He worked as a social case worker by day and played at the Club DeLisa with Red Saunders by night. When the club closed in 1955, he formed his own band.

“Nobody hires trombonists,” he said. “So I put together my own orchestra.”

Jazz in Chicago

Back then, he said, there were 300 to 400 social clubs on the south side. It was easy to find gigs.

“I’d go to the meetings and sell my band,” he said. “We were pretty good.”

Morris met Linda at his day job. Both were working as social workers for the Chicago department of welfare. They married in 1989 and moved to their Beverly Georgian shortly after.

Ellis also played for a couple of years at the Playboy Club in Lake Geneva.

“It was exciting and glamorous,” he said. He met Bill Cosby, Sarah Vaughn, Nancy Wilson and Sammy Davis Jr. on those jobs.

“I’d leave my job in Chicago at 4:30, drive the hour and a half north,” he said. They’d give him dinner and then he’d play.

“I was on Cloud 9,” he said.

He’s met a lot of celebrities through his work, but by far the coolest moment came when he was introduced to Muhammad Ali.

“I have a photo of me with him hanging in my house,” he said.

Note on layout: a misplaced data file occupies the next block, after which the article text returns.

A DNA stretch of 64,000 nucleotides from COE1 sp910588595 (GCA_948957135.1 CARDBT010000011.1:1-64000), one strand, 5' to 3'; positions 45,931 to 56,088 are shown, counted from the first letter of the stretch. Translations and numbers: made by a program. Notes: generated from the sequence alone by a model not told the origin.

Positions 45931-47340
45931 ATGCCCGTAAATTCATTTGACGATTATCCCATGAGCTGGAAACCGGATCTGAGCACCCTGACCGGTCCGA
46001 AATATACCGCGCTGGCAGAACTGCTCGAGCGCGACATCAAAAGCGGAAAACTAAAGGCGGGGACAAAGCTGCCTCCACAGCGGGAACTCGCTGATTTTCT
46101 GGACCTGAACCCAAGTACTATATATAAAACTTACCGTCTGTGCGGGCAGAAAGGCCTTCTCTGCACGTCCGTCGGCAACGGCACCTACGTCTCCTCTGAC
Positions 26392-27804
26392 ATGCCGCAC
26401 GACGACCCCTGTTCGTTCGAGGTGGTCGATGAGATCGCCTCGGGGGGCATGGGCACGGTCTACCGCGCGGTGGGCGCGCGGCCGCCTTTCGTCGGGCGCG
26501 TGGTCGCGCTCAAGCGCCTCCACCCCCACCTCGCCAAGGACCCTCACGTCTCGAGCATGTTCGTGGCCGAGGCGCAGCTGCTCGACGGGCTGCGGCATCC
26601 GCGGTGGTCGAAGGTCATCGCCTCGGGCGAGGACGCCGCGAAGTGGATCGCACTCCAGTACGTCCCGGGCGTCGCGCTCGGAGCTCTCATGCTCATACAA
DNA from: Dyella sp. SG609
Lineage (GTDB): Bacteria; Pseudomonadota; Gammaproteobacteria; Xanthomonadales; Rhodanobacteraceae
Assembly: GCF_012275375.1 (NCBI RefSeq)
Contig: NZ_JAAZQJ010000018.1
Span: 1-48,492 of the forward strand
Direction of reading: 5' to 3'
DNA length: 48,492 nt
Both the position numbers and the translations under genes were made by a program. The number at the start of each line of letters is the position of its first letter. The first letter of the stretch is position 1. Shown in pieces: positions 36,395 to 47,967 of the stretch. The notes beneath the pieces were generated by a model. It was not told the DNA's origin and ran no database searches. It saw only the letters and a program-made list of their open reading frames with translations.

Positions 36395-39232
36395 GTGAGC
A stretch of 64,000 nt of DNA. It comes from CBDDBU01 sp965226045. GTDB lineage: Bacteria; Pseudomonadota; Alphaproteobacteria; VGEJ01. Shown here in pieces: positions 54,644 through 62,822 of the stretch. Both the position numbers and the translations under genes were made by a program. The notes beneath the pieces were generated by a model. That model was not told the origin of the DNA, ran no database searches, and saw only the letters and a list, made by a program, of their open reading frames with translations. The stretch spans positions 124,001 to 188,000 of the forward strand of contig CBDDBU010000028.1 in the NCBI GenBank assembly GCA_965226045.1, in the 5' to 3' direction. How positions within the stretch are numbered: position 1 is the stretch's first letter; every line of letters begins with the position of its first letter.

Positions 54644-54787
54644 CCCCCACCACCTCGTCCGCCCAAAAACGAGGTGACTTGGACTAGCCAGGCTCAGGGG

“But my idol has always been Count Basie. He led one of the best-rehearsed bands going,” he said.

Ellis was among the eight founders of the Chicago Jazz Festival.

“It started as a memorial concert to Duke Ellington,” he said. “But Jane Byrne liked it so much she made it an annual festival.”

Then, when Harold Washington was elected Chicago’s first African-American mayor, Ellis got the call to play at the inauguration.

Today, the Morris Ellis Orchestra plays mostly for weddings and other special occasions. It played for actress Joan Cusack’s wedding. And a North Shore Cadillac dealer flew the lot of them out to Boise, Idaho, to play for his daughter’s wedding.

About four months ago, Ellis suffered a fall and tore muscles behind his left knee. He’s currently recovering from surgery but says, soon, he will perform again.

Alberta Draper has known Ellis since they were both students at DuSable. She’s been to many of the backyard concerts.

“I’m very proud of him,” she said. “I love these concerts and I’m just so glad the neighborhood welcomes this.”



© 2014 Sun-Times Media, LLC. All rights reserved. This material may not be copied or distributed without permission. For more information about reprints and permissions, visit www.suntimesreprints.com. To order a reprint of this article, click here.